A Middlesbrough shop owner has admitted to two charges relating to selling Kodi-powered TV boxes, which enables access to paid-for content for free.
Brian Thompson had originally denied the offences and set up the prospect of a landmark court case relating to the sale of Kodi boxes.
The 55-year-old runs Cut Price Tomo’s TV store in Middlesbrough.
Judge Peter Armstrong told the businessman that all sentencing options will be left open when he deals with him next month.
Mr Thompson, of Barnaby Avenue, appeared at Teesside Crown Court to admit one count of selling and one count of advertising devices “designed, produced or adapted for the purpose of enabling or facilitating the circumvention of effective technological measures”.
He was granted unconditional bail ahead of his sentencing on October 20.
Judge Armstrong told him: “I don’t know what the sentence will be, all options to the court will be open.”
As he walked away from court Thompson said he had never denied selling the boxes, but said customers had to adapt them themselves to gain access to premium content for free.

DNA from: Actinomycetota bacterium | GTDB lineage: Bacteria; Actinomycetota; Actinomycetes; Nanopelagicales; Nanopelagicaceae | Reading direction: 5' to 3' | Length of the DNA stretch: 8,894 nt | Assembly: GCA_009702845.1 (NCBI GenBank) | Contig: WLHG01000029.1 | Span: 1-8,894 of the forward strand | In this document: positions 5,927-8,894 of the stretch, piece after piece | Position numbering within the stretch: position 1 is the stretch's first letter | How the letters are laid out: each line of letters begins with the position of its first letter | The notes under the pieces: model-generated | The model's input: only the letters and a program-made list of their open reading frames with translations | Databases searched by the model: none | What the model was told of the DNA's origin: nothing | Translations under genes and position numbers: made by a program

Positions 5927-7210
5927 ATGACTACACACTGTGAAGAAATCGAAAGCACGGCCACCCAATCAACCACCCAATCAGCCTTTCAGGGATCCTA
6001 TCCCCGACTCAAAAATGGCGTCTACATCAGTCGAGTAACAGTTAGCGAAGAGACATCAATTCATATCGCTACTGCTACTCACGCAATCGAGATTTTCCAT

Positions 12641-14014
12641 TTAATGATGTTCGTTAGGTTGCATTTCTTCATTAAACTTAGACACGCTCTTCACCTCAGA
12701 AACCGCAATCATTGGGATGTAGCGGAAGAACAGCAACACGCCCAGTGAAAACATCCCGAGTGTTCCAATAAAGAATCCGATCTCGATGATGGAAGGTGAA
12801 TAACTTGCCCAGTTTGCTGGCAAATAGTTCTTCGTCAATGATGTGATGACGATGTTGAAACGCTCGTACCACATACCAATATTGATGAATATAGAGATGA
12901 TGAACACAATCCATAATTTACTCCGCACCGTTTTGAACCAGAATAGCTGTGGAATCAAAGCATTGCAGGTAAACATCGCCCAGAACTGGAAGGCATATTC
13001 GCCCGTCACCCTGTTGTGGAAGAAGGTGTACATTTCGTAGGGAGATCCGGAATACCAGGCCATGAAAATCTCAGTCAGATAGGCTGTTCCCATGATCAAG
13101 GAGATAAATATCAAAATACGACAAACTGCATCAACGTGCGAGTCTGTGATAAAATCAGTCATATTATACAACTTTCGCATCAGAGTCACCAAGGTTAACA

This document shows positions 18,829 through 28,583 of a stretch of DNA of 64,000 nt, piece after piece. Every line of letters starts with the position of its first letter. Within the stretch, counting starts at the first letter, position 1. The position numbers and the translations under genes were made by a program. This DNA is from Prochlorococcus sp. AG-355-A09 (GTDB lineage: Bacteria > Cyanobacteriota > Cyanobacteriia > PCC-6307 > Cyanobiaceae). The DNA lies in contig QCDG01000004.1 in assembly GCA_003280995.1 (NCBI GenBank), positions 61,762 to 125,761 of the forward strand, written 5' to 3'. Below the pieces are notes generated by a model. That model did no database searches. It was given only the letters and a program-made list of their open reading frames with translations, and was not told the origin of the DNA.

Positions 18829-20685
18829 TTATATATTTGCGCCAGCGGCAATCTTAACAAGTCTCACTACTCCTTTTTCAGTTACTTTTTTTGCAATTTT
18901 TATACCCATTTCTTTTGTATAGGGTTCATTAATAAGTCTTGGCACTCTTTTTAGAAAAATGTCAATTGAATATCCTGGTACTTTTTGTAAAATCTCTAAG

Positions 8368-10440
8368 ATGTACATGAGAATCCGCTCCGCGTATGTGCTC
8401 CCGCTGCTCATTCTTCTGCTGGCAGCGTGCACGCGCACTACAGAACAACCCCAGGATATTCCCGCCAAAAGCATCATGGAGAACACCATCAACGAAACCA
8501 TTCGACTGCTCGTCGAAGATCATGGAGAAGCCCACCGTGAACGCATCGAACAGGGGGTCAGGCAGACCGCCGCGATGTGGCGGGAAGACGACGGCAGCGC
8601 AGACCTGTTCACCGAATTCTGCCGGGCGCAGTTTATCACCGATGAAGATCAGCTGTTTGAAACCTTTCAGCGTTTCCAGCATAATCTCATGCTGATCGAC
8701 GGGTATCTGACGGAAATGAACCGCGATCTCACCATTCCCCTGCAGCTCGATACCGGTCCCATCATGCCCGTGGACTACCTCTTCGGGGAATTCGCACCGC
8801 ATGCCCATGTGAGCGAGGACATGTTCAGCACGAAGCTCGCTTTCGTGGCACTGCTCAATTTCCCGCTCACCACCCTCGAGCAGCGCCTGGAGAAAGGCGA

He has previously told reporters: “All I want to know is whether I am doing anything illegal. I know it’s a grey area but I want it in black and white.
“I’m prepared to accept what the court decides but at the moment as far as I’m concerned I’m not breaking the law.”
Kodi is a neutral media player that can be installed on a wide range of desktop computers, servers, smartphones, HDMI streaming devices.
The media player is capable of streaming content from the internet, a home network or local HDD storage.
The open-source software itself is perfectly legal, however, it does allow users to install additional apps that can enable access to copyrighted material – uploaded, shared or streamed from other users across the globe – without permission from the rightsholders.
Ready-made streaming set-top boxes, running on hardware from a variety of different manufacturers and preloaded with third-party add-ons…